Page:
March 31, 2016 · 3 min read
So, what exactly does a Digital Project Manager do?
‘What do you do?’ The question comes up so often from friends, family, even strangers at parties, and like most project managers I struggle to come up with a concise answer. Inevitably, after explaining my role at a digital agency, I’m given a smile and a nod, followed by, ‘So do you develop the websites or design them?’ Neither.
It’s difficult to pinpoint exactly what I do each day that keeps me so busy. One day I’ll be suited and booted at a pitch for a new project, and the next day is spent coming up with fun videos to post to a client’s social media profile. That’s what makes the role so interesting.
The team structure at Cite gives project managers the opportunity to get involved at every stage of the project. Not only does this allow us to deliver projects to a higher standard, it also gives us a variety of work to do. There is no ‘typical’ day, but our activities often consist of:
- Responding to briefs: At Cite, project managers get involved before a project even begins. When we receive a brief, we take the time to respond with the best solution for the requirements. Quite often this takes days of brainstorming with our technical and creative teams and writing a proposal that the client can understand. Sometimes it also involves presenting these ideas in front of the client.
- Administration: A lot of time is spent on administrative tasks like writing proposals, statements of work, wireframes, specifications, CMS manuals, budgets and project schedules. At Cite, we strive to get the foundations of the project right from the start, so these documents are important to the whole team. We’re also always responding to emails and calls.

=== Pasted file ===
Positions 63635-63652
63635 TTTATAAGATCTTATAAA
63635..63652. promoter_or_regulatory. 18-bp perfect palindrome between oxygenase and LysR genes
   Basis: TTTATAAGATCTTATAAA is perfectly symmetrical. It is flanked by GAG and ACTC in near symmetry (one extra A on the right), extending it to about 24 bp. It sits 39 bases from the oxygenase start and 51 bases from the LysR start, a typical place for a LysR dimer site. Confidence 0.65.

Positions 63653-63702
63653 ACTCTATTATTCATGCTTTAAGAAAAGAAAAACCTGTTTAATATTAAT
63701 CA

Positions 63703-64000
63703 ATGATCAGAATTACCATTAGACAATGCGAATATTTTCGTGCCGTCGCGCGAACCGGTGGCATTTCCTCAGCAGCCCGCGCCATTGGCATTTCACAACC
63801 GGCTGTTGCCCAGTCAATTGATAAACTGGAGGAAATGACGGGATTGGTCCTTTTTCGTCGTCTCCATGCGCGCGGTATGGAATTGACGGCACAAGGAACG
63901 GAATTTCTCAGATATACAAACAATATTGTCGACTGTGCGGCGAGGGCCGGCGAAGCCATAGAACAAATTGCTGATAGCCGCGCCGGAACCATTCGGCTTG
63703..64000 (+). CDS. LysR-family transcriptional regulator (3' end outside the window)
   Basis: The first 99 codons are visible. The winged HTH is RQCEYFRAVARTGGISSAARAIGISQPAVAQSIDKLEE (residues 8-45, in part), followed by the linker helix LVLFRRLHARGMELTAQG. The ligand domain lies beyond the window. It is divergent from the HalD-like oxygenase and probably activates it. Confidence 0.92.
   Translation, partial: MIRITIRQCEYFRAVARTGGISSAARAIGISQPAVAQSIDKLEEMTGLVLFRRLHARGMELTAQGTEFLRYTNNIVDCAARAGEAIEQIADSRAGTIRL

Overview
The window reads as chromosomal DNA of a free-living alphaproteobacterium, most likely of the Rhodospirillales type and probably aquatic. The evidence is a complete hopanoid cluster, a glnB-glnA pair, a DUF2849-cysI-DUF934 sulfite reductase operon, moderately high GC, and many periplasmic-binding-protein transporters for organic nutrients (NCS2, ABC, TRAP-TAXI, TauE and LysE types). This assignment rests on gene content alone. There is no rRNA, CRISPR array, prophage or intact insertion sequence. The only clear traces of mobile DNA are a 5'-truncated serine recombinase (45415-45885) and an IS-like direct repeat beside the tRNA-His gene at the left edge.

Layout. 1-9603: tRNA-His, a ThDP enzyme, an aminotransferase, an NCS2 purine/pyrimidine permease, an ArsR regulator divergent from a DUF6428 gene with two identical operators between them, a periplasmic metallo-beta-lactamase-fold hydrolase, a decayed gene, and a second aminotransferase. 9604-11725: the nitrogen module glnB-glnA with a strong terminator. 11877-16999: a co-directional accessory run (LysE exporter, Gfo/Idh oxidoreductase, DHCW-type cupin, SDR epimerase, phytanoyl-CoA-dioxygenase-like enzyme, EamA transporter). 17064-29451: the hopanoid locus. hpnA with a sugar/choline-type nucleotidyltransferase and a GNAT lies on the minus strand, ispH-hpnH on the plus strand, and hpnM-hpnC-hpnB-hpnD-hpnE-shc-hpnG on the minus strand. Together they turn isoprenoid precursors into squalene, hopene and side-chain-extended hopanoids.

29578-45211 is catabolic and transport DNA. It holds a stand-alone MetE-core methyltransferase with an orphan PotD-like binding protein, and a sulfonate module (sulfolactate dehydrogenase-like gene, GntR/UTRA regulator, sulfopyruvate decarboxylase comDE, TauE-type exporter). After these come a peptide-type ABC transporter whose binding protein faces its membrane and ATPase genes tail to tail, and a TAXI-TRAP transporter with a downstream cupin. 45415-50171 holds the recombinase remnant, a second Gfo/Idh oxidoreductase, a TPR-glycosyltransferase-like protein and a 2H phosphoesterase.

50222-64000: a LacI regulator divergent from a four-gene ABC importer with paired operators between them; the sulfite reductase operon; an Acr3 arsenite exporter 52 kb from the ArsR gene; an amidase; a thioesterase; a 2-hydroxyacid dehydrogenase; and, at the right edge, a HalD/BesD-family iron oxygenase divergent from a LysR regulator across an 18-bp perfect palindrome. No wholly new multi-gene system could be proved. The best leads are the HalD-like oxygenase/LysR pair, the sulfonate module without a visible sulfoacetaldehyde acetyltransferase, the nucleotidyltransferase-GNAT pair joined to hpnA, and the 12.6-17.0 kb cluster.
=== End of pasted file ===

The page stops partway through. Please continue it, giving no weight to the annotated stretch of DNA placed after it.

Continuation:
- Client-facing: Working with the client is a major part of a project manager’s role. We work with them on a day-to-day basis to make sure all their questions are answered, we receive all the information we need from them, and that they are updated on the status of their project regularly. We also attend meetings to discuss the progress of their projects, provide training for content management systems or Google Analytics, and offer any other support the client may need.
- Production: Working with designers and developers is an important part of the job. This includes brainstorming ideas for new projects, briefing the production team on what is required, keeping production on schedule, and providing feedback on their work.
- Testing: When a project is ready to be delivered to the client, we’re there to test across different browsers and devices. Since we literally wrote the book on what the requirements were, it makes sense that we also make sure all of them have been delivered and work properly.
- Research and Analysis: The digital landscape is always changing so part of our job is to stay on top of trends, new technology, and emerging platforms. We also actively research our clients’ industries and competitors, as well as SEO and advertising data. Project Managers need to be analytical with facts and figures, and much of our time is spent generating reports on web traffic and engagement.
In the role of project manager you have to wear many hats and work on a range of projects, across web, mobile and social. Although you may not know exactly what you’ll be doing from one week to the next, one thing is certain, you’ll always have something to keep you busy.